Guest Author - James Shea
The first game by Mistwalker Studios, the new project of Final Fantasy creator Hironobu Sakaguchi, Blue Dragon also features art by Dragonball/Dragon Quest artist Akira Toriyama and music by Final Fantasy composer Nobuo Uematsu. Does this all-star lineup lead for a quality game?
The story's main character is Shu, a young boy from a remote village. Every year, the village is attacked by a massive "land shark". One year, Shu and his friends decide to attack the land shark to avenge those it killed. Catching onto it as it tries to flee, they find a cavern full of ancient machines. The land shark turns out to be the fin of a great airship, which carries them up to a sky fortress. The story's villain, Nene, reveals himself and indicates that he had the land shark attack the village to amuse himself. The heroes are quickly defeated by him and removed from the ship, but an unknown benefactor carries them back up to the ship and grants them each a power hidden in their shadows. The friends work their way through the world, trying to gain strength and find allies to fight against Nene.
The game plays like almost any other RPG, with the same hit points, magic points, and turn-based system found in so many other games. There's a couple things that set Blue Dragon apart, though. Firstly, there are no "random" battles - like a few other games, Blue Dragon has enemies that appear on the map and can be avoided or pre-emptively attacked (or you can get attacked, too). Blue Dragon's main innovation in this part is that you can corral your enemies together in a radius around you before you start a battle, or specifically choose only one enemy when you are surrounded by a multitude. The main purpose of this is that sometimes enemies will fight each other - usually the strong preying on the weak - which means that you can level the playing field by finding monsters that dislike each other and grouping them together so that they fight amongst themselves.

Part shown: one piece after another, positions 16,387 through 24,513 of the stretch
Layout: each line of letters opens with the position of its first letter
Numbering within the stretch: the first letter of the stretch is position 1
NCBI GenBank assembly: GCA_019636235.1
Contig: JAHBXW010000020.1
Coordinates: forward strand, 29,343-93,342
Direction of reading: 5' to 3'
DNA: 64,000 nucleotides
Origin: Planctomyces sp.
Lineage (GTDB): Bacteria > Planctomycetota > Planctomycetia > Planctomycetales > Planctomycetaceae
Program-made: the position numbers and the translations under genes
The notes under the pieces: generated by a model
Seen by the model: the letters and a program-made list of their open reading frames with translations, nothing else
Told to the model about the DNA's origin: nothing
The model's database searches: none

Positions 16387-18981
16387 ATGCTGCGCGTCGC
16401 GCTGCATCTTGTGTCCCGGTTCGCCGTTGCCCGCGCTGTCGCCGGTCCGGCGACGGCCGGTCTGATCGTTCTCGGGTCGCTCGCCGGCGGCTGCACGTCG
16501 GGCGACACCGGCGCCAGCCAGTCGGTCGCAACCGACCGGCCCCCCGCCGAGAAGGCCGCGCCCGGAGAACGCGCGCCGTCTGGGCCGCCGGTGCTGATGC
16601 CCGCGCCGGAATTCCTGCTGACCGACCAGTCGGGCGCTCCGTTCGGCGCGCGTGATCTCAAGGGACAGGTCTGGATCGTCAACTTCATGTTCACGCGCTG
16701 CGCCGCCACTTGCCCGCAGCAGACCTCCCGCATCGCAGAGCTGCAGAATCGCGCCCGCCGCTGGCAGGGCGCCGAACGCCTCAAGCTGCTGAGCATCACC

In the battles themselves, Blue Dragon's main feature is the charge system - certain spells and attacks have a bar that, if stopped when they're full or close to full, do more damage but take longer to cast (whereas if it is empty or close to empty it takes less time but does less damage). There is also a class system, but rather than the characters the classes are assigned to the characters' shadows - the giant creatures that fight for them. These classes are nothing special - the usual mix of fighters and mages. There are different spells that can be bought at stores throughout the game.
The graphics in the game are really nice - they're in a smooth, non-gritty style appropriate for Toriyama's artwork. Everything feels "right" - the effects, characters, and environments all seem appropriate, and none of them have the problem that some games have where they feel too artificial. The designs in the game are definitely Akira Toriyama's style, the characters and airships especially are reminiscent of his designs in the original Dragonball.
The sound is nice - as expected of Nobuo Uematsu - but not really exceptional in any way. There were no songs that made me really take notice of them. During some boss fights, there are rock-and-roll type songs with actual singers and lyrics, which was pretty neat. There is voice acting in English, French, and Japanese, which is a pretty wide choice for such an expansive game. Each seemed to be pretty decent in quality, though none of it really stood out as being particularly well-acted.
As a whole, this game is "more of the same" for RPGs. It's good, but it's not different. If you like traditional RPG gameplay, then that's great, but it doesn't bring enough to the table to really distinguish itself. By itself, though, it's a pretty solid package.